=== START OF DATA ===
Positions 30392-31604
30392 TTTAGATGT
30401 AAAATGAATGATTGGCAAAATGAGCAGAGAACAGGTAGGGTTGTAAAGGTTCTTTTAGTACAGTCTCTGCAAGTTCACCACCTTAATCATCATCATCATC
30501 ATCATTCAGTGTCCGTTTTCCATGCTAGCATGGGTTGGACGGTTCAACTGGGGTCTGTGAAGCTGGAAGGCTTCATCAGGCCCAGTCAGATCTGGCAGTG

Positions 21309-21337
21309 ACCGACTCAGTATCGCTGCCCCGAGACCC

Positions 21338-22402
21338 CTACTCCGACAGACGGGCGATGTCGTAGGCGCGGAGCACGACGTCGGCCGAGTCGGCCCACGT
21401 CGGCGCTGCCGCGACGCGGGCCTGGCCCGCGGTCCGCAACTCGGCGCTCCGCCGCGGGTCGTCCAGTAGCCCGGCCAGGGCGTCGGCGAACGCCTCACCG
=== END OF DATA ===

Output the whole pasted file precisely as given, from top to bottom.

Positions 30392-31604
30392 TTTAGATGT
30401 AAAATGAATGATTGGCAAAATGAGCAGAGAACAGGTAGGGTTGTAAAGGTTCTTTTAGTACAGTCTCTGCAAGTTCACCACCTTAATCATCATCATCATC
30501 ATCATTCAGTGTCCGTTTTCCATGCTAGCATGGGTTGGACGGTTCAACTGGGGTCTGTGAAGCTGGAAGGCTTCATCAGGCCCAGTCAGATCTGGCAGTG

Positions 21309-21337
21309 ACCGACTCAGTATCGCTGCCCCGAGACCC

Positions 21338-22402
21338 CTACTCCGACAGACGGGCGATGTCGTAGGCGCGGAGCACGACGTCGGCCGAGTCGGCCCACGT
21401 CGGCGCTGCCGCGACGCGGGCCTGGCCCGCGGTCCGCAACTCGGCGCTCCGCCGCGGGTCGTCCAGTAGCCCGGCCAGGGCGTCGGCGAACGCCTCACCG